The Jewish Advocate: Fictional Jews mix with real celebrities in 1972 Miami Beach

By Daniel M. Kimmel, Advocate staff

The summer of 1972 was an interesting moment in time, especially for Jews in Miami Beach. Both the Democratic and the Republican presidential nominating conventions were being held there that summer. Meyer Lansky, one of the last of the old-time Jewish mobsters, was holding court, having been barred from making aliyah to Israel. So was famed Yiddish novelist Isaac Bashevis Singer, having relocated from New York. It was a time when it was possible to run into Muhammad Ali, known as “the Greatest,” who was in training there, or Jackie Gleason, whose long-running TV show had been cancelled, but was still “the Great One.”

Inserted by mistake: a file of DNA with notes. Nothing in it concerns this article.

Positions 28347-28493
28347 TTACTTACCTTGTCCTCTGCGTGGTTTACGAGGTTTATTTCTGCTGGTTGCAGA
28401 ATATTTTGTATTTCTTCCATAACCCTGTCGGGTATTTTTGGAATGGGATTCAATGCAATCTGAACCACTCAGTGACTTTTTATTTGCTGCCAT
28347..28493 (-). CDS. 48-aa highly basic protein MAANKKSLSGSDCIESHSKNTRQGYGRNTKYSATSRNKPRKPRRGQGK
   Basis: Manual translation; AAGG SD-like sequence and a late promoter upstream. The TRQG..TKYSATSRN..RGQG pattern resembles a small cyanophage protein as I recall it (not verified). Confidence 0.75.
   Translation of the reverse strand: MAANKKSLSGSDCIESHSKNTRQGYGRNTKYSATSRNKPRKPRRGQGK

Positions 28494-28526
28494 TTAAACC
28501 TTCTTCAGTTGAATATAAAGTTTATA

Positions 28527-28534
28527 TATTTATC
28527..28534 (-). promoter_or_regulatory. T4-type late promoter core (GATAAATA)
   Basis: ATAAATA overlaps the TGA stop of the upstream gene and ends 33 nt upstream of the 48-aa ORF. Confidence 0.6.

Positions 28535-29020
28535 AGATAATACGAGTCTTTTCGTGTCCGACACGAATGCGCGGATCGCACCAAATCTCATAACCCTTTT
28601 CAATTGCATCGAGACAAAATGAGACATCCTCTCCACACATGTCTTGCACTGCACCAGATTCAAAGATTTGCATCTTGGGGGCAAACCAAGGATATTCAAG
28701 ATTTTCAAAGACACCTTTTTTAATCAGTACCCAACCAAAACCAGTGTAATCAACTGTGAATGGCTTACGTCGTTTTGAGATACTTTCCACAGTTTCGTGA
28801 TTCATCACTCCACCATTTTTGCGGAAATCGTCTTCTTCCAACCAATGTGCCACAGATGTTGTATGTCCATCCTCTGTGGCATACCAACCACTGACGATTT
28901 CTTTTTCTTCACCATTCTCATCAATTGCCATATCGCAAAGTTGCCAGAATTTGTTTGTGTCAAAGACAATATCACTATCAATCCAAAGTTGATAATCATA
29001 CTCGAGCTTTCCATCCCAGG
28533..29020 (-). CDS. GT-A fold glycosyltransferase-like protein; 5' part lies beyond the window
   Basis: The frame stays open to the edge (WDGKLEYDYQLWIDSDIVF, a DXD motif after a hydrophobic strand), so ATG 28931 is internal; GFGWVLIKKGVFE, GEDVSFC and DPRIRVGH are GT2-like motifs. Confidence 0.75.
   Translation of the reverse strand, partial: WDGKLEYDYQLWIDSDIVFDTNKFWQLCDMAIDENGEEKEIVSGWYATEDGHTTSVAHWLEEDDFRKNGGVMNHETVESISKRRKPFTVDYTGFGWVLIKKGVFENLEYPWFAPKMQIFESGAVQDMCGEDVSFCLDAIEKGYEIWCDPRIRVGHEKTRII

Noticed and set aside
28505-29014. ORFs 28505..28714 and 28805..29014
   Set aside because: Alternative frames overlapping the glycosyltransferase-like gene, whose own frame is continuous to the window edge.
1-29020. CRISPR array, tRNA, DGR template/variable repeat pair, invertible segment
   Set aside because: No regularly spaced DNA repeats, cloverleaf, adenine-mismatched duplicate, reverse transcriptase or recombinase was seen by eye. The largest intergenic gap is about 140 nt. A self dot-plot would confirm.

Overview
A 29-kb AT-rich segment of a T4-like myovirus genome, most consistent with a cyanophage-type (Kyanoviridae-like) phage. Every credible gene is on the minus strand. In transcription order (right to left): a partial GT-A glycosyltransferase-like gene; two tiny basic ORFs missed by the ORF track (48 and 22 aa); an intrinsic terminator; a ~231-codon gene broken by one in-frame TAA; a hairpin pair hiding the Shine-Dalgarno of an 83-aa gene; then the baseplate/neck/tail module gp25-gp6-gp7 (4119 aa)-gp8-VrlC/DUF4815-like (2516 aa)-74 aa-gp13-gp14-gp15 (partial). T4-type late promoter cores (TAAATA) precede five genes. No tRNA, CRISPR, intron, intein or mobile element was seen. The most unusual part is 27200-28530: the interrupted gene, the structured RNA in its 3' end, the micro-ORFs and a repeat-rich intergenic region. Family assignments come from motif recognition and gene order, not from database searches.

Into this mix author Thane Rosenbaum has added the fictional Posner family. Sophie and Jacob are Holocaust survivors whose marriage has produced a son, Adam, set to become a bar mitzvah that summer. Sophie is tough as nails and takes on Lansky at one of his poker games, winning his respect and becoming a trusted advisor. Jacob, who fought with the partisans, seems to have used up all his fight. Now he walks around Miami, occasionally having lunch with Singer, where the author prods him to tell his story. As for Adam, he feels he’s been left to raise himself, and finds some comfort in meeting football star Bob Hayes, a former Olympic sprinter. Adam is known as the fastest kid at his school, but doesn’t know if that still holds with the coming of integration.

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